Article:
Prove that this series converges uniformly on R

  • #1
zenterix
524
74
Homework Statement
Prove that the series

$$\sum\limits_{n=1}^\infty \frac{x}{n(1+nx^2)}\tag{1}$$
Relevant Equations
converges uniformly on ##\mathbb{R}##.

(Note that the above problem seems relatively straightforward and I think I solved it below. In post 3 is another problem also from Spivak's Calculus, and I haven't been able to solve that one).
Here is the solution I came up with

Consider the sequence of functions ##\{f_n\}=\left \{ \frac{x}{n(1+nx^2)}\right \}## defined on ##\mathbb{R}##.

By differentiating ##f_n(x)## and equating to zero we find critical points at ##x=\pm \frac{1}{\sqrt{n}}##.

By checking the second derivative we can see that these are the maximum and minimum of ##f_n##.

The absolute value of ##f_n## at these two points is the same: ##\frac{1}{2n^{3/2}}##.

Therefore, we can say that for all ##x\in\mathbb{R}## we have

$$|f_n(x)|\leq \frac{1}{2n^{3/2}}$$

Consider the sequence ##\{ M_n \}=\{\frac{1}{2n^{3/2}}\}##.

Then we can write that for all ##x\in\mathbb{R}## we have

$$|f_n(x)|\leq M_n$$

We can show that ##\{M_n\}## is summable by the integral test.

Therefore, by the Weierstrass M-test, the sequence ##\{f_n\}## is uniformly summable to the function ##f(x)=\lim\limits_{n\to\infty} (f_1+\ldots+f_n)## which is also denoted as ##\sum\limits_{n=1}^\infty f_n(x)##.

Here is my attempt at a more intuitive understanding of what is happening.

Here is a plot of ##f_1, f_2##, and ##f_3## in red, blue, and green, respectively.
1711127766172.png


We can see that the sequence of maxima are decreasing and approach zero. In addition, the integral test shows that this sequence is summable.

Now, what we are interested in is the limit ##\lim\limits_{n\to\infty} (f_1+\ldots f_n)## which is a function that we denote as ##f(x)=\sum\limits_{n=1}^\infty f_n(x)##.

That is, we are summing graphs such as the three above plus infinite others.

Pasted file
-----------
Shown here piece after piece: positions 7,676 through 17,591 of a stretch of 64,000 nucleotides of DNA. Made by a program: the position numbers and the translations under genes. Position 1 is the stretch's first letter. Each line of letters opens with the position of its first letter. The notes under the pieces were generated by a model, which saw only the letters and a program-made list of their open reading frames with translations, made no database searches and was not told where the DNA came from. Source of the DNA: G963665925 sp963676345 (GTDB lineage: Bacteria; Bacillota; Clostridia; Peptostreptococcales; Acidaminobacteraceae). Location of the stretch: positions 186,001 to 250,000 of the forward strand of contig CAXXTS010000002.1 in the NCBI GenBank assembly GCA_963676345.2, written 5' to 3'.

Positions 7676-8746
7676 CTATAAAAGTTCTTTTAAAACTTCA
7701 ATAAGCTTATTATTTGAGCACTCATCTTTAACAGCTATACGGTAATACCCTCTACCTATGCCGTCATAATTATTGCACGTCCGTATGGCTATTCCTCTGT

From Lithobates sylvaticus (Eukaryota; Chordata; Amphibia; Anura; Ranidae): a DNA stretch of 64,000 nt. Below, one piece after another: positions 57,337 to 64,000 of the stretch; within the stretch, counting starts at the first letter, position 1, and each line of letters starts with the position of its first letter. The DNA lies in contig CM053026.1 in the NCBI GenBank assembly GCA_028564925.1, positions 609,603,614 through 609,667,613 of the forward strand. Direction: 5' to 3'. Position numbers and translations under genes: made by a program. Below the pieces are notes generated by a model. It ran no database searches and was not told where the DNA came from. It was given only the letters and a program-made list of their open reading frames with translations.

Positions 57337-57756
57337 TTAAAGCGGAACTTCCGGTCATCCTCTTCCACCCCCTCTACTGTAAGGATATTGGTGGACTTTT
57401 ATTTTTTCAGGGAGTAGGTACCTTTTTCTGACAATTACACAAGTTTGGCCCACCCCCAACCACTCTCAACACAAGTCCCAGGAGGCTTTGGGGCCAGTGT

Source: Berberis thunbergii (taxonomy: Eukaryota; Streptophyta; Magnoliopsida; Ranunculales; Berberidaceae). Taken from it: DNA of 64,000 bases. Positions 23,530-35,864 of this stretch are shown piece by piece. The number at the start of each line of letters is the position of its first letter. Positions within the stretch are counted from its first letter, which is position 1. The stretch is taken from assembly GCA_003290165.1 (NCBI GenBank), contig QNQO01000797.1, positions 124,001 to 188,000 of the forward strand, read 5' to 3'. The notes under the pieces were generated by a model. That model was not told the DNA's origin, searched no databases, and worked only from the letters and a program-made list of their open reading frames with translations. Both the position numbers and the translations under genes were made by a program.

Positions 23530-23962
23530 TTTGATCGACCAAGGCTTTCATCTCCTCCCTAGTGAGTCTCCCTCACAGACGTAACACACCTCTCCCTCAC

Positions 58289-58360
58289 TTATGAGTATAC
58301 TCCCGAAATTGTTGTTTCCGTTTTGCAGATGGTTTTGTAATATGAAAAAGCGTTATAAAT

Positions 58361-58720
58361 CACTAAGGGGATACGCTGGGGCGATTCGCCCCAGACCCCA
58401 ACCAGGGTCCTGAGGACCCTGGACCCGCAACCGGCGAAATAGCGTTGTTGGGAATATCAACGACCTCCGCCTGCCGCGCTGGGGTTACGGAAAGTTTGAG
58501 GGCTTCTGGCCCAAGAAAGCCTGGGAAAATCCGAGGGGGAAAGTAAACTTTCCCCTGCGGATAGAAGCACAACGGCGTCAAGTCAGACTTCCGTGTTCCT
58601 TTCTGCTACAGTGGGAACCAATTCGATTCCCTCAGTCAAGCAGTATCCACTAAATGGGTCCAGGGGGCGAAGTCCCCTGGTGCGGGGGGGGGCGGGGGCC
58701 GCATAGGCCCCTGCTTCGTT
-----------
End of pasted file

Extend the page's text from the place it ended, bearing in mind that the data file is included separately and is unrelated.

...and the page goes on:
By using the M-test, we ascertained that this sum converges uniformly to ##f##.

As far as I can tell, we don't know what this ##f## is exactly though, right?
 
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  • #2
Here are a few more observations.

- The sequence of maxima is very important. For any ##x\in\mathbb{R}##, the sequence ##\{|f_n(x)|\}## is summable by the comparison test with the sequence ##\{M_n\}## (which is itself summable).

- We have this unknown ##f(x)=\sum\limits_{n=1}^\infty f_n(x)##. When we consider the difference

$$\left |f(x)-\sum\limits_{n=1}^N f_n(x)\right |$$

we have

$$= \left | \sum\limits_{n=N+1}^\infty f_n(x) \right |$$

$$\leq \sum\limits_{n=N+1}^\infty |f_n(x)|$$

$$\leq \sum\limits_{n=N+1}^\infty M_n$$

The difference between ##f## and the sum of the first ##N## functions ##f_n## is an infinite sum that is smaller than another infinite sum (of ##M_n##).

If this other infinite sum exists then the difference can be made as small as desired by making ##N## higher and higher (which removes terms from the sum of ##M_n##'s, thus making the infinite sum of these smaller and smaller).
 
  • #3
This brings me to another problem that I haven't been able to solve:

Suppose that ##f_n## are nonnegative bounded functions on ##A## and let ##M_n=\text{sup}(f_n)##

If ##\sum\limits_{n=1}^\infty f_n## converges uniformly on ##A##, does it follow that ##\sum\limits_{n=1}^\infty M_n## converges (a converse to the Weierstrass M-test)?

Once again we have the following.

For all ##x\in A##,